andreas spechtl Thinking About Tomorrow, and How to Build It (LP + CD, £19.95)label: Bureau B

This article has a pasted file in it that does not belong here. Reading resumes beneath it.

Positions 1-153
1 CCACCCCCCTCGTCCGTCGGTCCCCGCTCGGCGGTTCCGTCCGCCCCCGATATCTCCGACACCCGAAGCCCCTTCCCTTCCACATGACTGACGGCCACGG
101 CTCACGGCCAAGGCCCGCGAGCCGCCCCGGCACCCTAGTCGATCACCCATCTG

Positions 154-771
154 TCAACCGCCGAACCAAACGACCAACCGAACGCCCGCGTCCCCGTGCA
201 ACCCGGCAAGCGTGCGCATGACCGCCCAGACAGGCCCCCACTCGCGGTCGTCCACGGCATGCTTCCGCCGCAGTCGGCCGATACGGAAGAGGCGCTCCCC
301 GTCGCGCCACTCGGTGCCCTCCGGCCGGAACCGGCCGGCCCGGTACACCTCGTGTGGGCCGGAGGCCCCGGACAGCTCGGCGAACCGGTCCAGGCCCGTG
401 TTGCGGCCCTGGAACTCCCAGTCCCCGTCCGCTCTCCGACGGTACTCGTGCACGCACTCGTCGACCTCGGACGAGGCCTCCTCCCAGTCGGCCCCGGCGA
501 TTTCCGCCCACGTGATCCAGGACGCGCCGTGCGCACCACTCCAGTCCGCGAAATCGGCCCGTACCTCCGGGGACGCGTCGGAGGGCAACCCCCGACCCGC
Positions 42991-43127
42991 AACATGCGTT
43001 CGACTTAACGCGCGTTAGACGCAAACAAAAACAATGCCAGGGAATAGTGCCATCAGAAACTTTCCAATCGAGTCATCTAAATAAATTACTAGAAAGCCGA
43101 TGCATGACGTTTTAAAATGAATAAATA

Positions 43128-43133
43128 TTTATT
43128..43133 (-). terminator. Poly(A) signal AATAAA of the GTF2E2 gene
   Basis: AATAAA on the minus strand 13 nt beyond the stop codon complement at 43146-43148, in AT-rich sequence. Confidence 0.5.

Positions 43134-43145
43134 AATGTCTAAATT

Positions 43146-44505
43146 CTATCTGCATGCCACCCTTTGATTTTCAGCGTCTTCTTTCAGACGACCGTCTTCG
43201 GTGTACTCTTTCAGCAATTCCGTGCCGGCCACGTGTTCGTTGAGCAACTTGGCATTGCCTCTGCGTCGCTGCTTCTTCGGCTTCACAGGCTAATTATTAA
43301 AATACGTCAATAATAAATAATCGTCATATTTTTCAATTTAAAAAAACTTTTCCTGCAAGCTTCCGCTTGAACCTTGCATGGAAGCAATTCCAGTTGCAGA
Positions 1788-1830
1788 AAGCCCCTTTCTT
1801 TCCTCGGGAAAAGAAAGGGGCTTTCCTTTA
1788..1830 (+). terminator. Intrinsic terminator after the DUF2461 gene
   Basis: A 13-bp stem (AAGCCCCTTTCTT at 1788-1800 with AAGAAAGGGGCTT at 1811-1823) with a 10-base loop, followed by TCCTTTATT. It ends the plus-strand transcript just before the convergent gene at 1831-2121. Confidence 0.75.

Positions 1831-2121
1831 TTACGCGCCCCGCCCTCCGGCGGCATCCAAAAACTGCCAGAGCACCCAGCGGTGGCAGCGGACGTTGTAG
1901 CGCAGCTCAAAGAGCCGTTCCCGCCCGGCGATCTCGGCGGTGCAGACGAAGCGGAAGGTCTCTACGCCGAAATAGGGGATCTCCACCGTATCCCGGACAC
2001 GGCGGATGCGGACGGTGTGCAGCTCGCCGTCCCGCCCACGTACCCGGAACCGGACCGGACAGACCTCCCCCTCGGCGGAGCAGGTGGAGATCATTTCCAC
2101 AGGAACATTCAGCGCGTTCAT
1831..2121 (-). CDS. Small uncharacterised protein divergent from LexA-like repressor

Andreas Spechtl's unbelievable album is a multi-faceted work. It is personal - the auteur Andreas Spechtl invites us to look deep into the soul of his "I", which, as Arthur "Je est un autre" Rimbaud noted, is the I of another. It is rooted in history - the musician Andreas Spechtl constructs an emotional bridge to the cosmic music of Can and the aural sculptures of Conrad Schnitzler. It is, finally, a modern and hybrid work - the observer Andreas Spechtl mines deep strata of sound and samples in his sonic quarry, layering them over a constant bass drum, capable of launching every DJ set into a new space and time continuum. We hear: traditional Persian percussion and string instruments, sampled by Andreas Spechtl, rearranged and treated with contemporary beats, filters and effects. Aural structures rise up in space, as complex as they are fascinating and disorientating. Nevertheless, even-tempered rhythms mark out a more familiar path approaching narratives in recent electronic music. "THINKING ABOUT TOMORROW, AND HOW TO BUILD IT" was composed in Tehran, a metropolis of 12 million people and the capital of Iran, often portrayed in the western world as the "Heart of Darkness" or "The Land of Fear", notoriously located on the "Axis of Evil". In the winter of 2016/17, Andreas Spechtl spent two months here, during which time he played ten shows in his Tehran studio. Meanwhile, in his adopted home of Berlin, a terrorist attack took place at the Christmas market on Breitscheidplatz. Temperatures in a Tehran winter can drop to minus 10° Celsius. It snows too. Taxis thread their way through dense traffic, ferrying passengers from one private apartment to another. In Tehran, private space becomes public space, whilst public space is traversed as quickly as possible: "Hidden Homes". Walter Benjamin wrote in his Moscow Diary that you learn to see your home more clearly from a distance. This simple observation can be laid like a matrix over Andreas Spechtl'srecord. In reflecting on the other, he reflects on himself; ruminating on Tehran turns his thoughts to Berlin, from his own to the unknown. The record he has made holds a mirror to the certitude that we need not live in fear of the future — a central motif in these ten new songs, articulated through track titles such as “TMRRW” and “Future Memories”. The citizens of Tehran are not afraid of the future. They understand that things can only get better. Until then, they will continue to party and celebrate creativity behind closed doors. “THINKING ABOUT TOMORROW, AND HOW TO BUILD IT” is both document and witness, a grand, opulent field recording collated in ten diary entries.
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